Years ago we in New Zealand sometimes had the gruesome spectacle of governing party coups (and the like). There was the failed (“Colonels’ coup”) attempt to oust Muldoon in 1980, the ructions that led to Lange’s departure in 1988 and then (unelected) Palmer’s a year later, and the ousting of Jim Bolger in late 1997, and then the break-up of the governing coalition a year later. But you have to be a certain age to remember any, let alone all, of those.
In Australia, by contrast they’ve been two a penny in the last decade. It isn’t exactly the rate at which Italian governments used to turn over until relatively recently, or French governments in the ill-fated Fourth Republic (22 prime ministerships in 12 years) but it is quite extraordinary by Anglo country standards. Has there ever been a time previously – in New Zealand, the UK, Ireland, Canada, Australia – when four people in a row who successfully led their party to an election victory – limping home in Turnbull’s and Gillard’s cases – didn’t complete the subsequent (three years) term? Perhaps Turnbull will, in fact, limp on, but even if he does it is hard to see to what end.
A mere three years ago, when Turnbull ousted Abbott I wrote a post about the strange phenomenon then gripping the Australian centre-right: New Zealand envy. Here was Turnbull speaking just after his coup.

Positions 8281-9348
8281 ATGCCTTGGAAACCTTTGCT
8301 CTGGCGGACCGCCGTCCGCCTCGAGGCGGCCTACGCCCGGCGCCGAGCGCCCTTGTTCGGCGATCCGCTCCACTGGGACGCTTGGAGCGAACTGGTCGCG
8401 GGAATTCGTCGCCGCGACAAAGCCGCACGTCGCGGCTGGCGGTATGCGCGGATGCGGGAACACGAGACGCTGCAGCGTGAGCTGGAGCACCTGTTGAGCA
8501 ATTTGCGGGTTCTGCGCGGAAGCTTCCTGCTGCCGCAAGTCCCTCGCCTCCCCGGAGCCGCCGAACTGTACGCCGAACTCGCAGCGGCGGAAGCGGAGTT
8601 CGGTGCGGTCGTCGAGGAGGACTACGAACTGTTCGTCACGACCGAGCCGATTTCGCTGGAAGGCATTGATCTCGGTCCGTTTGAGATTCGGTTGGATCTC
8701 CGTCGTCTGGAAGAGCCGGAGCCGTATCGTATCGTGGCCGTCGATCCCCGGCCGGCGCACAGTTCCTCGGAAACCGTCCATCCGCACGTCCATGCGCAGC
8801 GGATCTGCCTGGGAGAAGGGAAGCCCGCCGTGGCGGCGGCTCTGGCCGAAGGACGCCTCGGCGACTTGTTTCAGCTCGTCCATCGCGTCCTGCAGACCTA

“John Key has been able to achieve very significant economic reforms in New Zealand by doing just that, by taking on and explaining complex issues and then making the case for them. And I, that is certainly something that I believe we should do and Julie and I are very keen to do that again.”
As I noted, it was very hard to think of such “very significant economic reforms”. Moreover, as I illustrated in that post, New Zealand seemed to have drifted a bit further behind Australia economically over the previous few years.
I noticed Julia Gillard yesterday engaging in a bit of New Zealand envy, suggesting (probably tongue in cheek) that Australians might well consider moving to New Zealand. Only, surely, if they wanted to be colder as well as poorer. Recall that Australian incomes are far higher than those in New Zealand, the main reason why for the last 40 years so many New Zealanders (net) have gone to Australia, and so few Australians have come to New Zealand. Even just since 1991, a net 470.000 New Zealanders have gone to Australia, and only 49000 (net) other passport holders have come to New Zealand from Australia.